"My 91 year old mother was diagnosed with dementia and Alzheimers"
About: South West London And St George's Mental Health NHS Trust / Older people's mental health South West London And St George's Mental Health NHS Trust Older people's mental health SW17 7DJ Wandsworth Wandsworth
Posted by Springtime (as ),
It took three years of repeated visits to the GP to finally get a referral to a Specialist at the hospital. Following scans I did not hear anything for some time until finally I contacted the hospital and a kind nurse arranged for me to see a locum who told me that my mother had Alzheimers.
He said sometimes it came as a shock but I told him I had known about it for 3 years but the memory test given always came back with a good score and so it had taken that long to get the referral. The consultant then said they would write a letter to the GP and social services but then did not do that.
Six months later I contacted a man called John who works for Wandsworth CMHT for Older People at Springfield Hospital in Tooting. He got the letter (which had been written but never sent) faxed to social services and the next day a social worker finally contacted me. Finally my mother and I started to get support.
For a year we managed with carers coming in daily and my mother going to a fantastic day centre called St Micheal's in Battersea run by a woman called Renee. John recommended the centre to me. She was so kind and her staff were wonderful.
Eventually mum also started going to a Social Services day centre in Roehampton called Holybourne Day Centre at the weekends as well. They were also fantastic. Eventually this started to break down as I have a very demanding job and, although mum had structured support during the day and early afternoon, I could not get back to support her in the evenings, also she lived on her own.
She would ring me up to 30 or more times an hour after she got home from the day centre in the afternoon. She would have no recollection of having rung me. She was confused about the time and would ring me throughout the night. When I told people they thought it was funny but in one month I had a bill for £180 just for her calls to my number. She never rang any other. Luckily, after speaking to a number of people at the phone company I finally spoke to a representative who cancelled the charge and negotiated a set rate for her calls. I was afraid to take the phone away as it was her lifeline. We have no other relatives and there was nobody else I could call on for help.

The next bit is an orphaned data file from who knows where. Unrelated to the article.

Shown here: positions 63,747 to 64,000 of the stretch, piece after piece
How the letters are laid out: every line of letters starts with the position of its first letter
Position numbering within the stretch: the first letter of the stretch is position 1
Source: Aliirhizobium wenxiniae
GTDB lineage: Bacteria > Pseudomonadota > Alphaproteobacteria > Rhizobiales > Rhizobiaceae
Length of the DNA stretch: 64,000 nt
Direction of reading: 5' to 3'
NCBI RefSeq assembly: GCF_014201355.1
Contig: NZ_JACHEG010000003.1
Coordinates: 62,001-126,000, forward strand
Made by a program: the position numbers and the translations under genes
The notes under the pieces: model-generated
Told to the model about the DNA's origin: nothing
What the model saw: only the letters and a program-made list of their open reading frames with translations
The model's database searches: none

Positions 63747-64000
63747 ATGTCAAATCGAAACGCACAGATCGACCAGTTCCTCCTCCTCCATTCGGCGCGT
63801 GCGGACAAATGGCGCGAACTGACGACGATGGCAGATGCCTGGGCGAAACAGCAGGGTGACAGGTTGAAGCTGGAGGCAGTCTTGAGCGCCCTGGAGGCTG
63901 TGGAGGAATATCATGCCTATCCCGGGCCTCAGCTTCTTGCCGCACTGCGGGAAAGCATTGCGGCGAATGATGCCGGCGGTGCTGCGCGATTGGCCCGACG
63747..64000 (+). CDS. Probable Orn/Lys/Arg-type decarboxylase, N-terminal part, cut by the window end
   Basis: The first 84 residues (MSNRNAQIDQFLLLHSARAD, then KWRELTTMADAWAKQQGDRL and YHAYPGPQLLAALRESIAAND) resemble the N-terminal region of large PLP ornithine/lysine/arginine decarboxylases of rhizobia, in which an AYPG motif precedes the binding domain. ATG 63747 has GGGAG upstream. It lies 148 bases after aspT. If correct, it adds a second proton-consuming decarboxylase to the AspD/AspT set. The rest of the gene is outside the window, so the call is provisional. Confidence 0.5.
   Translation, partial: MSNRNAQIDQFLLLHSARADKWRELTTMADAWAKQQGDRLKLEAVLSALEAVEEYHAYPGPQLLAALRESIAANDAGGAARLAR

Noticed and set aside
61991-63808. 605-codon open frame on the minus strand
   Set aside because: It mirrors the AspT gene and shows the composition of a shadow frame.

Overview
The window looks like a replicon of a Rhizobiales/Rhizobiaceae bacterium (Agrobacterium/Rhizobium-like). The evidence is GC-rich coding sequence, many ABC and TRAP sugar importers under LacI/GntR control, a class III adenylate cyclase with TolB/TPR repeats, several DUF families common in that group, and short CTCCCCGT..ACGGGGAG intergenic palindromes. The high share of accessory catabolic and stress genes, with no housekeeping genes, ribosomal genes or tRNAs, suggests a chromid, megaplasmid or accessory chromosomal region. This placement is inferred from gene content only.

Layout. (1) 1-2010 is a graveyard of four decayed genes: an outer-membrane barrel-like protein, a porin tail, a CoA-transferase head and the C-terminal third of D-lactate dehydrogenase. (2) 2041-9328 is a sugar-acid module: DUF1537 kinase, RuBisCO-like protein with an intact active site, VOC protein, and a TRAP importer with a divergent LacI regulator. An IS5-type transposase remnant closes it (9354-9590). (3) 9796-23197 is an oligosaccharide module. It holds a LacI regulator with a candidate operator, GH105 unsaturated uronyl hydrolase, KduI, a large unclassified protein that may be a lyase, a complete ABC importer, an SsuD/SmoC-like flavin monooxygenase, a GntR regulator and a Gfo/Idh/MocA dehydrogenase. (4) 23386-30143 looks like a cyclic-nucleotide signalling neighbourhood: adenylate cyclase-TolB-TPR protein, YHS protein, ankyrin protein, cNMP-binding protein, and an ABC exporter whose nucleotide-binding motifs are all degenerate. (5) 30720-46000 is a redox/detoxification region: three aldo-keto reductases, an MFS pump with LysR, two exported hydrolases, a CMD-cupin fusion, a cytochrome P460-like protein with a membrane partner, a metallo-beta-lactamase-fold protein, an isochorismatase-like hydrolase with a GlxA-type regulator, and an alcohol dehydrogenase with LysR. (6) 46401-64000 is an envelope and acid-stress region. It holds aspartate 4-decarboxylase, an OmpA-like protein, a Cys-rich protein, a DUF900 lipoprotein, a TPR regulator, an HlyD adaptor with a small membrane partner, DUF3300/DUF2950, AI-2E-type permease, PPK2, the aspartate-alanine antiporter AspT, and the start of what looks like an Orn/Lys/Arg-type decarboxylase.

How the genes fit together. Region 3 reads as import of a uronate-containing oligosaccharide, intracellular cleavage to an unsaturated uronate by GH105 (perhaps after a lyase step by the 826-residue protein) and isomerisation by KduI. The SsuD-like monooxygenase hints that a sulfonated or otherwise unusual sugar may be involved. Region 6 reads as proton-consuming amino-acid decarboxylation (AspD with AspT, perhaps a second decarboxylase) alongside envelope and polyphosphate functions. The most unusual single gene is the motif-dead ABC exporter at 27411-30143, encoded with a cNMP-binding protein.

Social services arranged for Telecare services to be installed but she would switch off all the communication equipment, turning it off at the mains. Then she would go out in the night, alerting the Telecare alarm that she had left.
Sometimes she would turn up at my door and I would have to take her home to find she had left the stove on or the front door open. I had to put locks on the central heating and gas cooker to stop her leaving pans on and then having them catch fire.
Once I got a call from a large supermarket in London to tell me that my mother was lost and confused and could I arrange to collect her - luckily I was with a colleague who kindly drove me to the shop, as I do not drive.
Then I wanted to go on holiday to take my daughter (who doesn't live with me) to university. I notified social services of my intention and they arranged for extra care and someone to do her shopping while I was away.
Two days before we were due to fly to the US, I took mum to the doctor and they diagnosed her with pneumonia and a heart condition. I then spent a day in hospital with her having her assessed. The doctor said she could not be left on her own and had to get respite care. The GP and staff from the Greyswood Practice were wonderful, especially with the GP who immediately contacted social services and after many calls, half an hour before I was due to leave for the airport, a cab arrived to take mum to a home for respite care. I was torn between two commitments but they assured me she would be well cared for. I went on the break and returned home and resumed supporting my mother but it was becoming impossible to maintain her safety.
Finally I rang John again and explained how desperate things were becoming. He suggested I look at homes and the same day I viewed places local to where I lived on his recommendation, found a place and contacted social services to begin arrangements. Mum visited the home several times with me and we moved her in to Abbeyfield, Richard Cusden Home in Tooting in September this year.
My colleagues say that I am like a different person. I can now visit mum regularly but I am confident in the staff and their care and know that she is safe and supported at the home. She still goes to St Micheals Day Centre twice a week and John is supervising her progress at the home. The relief is enormous. I know my own health was starting to suffer and I could not have kept going much longer.
I have been incredibly lucky to access fantastic support but I have to say none of it would have happened without John and his team. I have many people who have helped along the way, as you can see, but his support, knowledge and expertise have been a godsend. I am immensely grateful to him, he has never been too busy to speak to me personally and give support and advice. To me he exemplifies what care for the elderly and support for their families should be about. He is a credit to the NHS and I hope his service to the NHS and the community are given the recognition that is so richly deserved.